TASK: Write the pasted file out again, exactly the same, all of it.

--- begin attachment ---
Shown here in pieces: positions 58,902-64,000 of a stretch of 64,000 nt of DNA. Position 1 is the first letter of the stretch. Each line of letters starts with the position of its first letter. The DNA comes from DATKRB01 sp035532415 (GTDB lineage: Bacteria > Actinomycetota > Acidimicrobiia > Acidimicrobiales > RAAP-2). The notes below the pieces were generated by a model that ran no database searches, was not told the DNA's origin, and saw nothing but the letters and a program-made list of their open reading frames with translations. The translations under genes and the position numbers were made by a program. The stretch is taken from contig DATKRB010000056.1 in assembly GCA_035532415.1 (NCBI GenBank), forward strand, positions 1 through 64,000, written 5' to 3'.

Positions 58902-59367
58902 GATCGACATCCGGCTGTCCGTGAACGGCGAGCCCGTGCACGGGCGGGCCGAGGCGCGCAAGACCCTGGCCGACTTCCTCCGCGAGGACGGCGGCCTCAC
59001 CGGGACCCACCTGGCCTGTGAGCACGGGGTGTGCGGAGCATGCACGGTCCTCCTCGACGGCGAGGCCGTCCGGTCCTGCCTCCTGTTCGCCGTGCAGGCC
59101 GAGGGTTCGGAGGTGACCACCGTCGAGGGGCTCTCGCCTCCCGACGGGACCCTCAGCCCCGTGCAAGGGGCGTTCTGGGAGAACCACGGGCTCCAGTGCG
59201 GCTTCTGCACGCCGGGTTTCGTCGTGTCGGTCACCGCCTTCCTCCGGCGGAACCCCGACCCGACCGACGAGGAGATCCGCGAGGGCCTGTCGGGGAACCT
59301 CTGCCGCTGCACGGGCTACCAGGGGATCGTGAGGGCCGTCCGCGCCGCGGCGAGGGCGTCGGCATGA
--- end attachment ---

Shown here in pieces: positions 58,902-64,000 of a stretch of 64,000 nt of DNA. Position 1 is the first letter of the stretch. Each line of letters starts with the position of its first letter. The DNA comes from DATKRB01 sp035532415 (GTDB lineage: Bacteria > Actinomycetota > Acidimicrobiia > Acidimicrobiales > RAAP-2). The notes below the pieces were generated by a model that ran no database searches, was not told the DNA's origin, and saw nothing but the letters and a program-made list of their open reading frames with translations. The translations under genes and the position numbers were made by a program. The stretch is taken from contig DATKRB010000056.1 in assembly GCA_035532415.1 (NCBI GenBank), forward strand, positions 1 through 64,000, written 5' to 3'.

Positions 58902-59367
58902 GATCGACATCCGGCTGTCCGTGAACGGCGAGCCCGTGCACGGGCGGGCCGAGGCGCGCAAGACCCTGGCCGACTTCCTCCGCGAGGACGGCGGCCTCAC
59001 CGGGACCCACCTGGCCTGTGAGCACGGGGTGTGCGGAGCATGCACGGTCCTCCTCGACGGCGAGGCCGTCCGGTCCTGCCTCCTGTTCGCCGTGCAGGCC
59101 GAGGGTTCGGAGGTGACCACCGTCGAGGGGCTCTCGCCTCCCGACGGGACCCTCAGCCCCGTGCAAGGGGCGTTCTGGGAGAACCACGGGCTCCAGTGCG
59201 GCTTCTGCACGCCGGGTTTCGTCGTGTCGGTCACCGCCTTCCTCCGGCGGAACCCCGACCCGACCGACGAGGAGATCCGCGAGGGCCTGTCGGGGAACCT
59301 CTGCCGCTGCACGGGCTACCAGGGGATCGTGAGGGCCGTCCGCGCCGCGGCGAGGGCGTCGGCATGA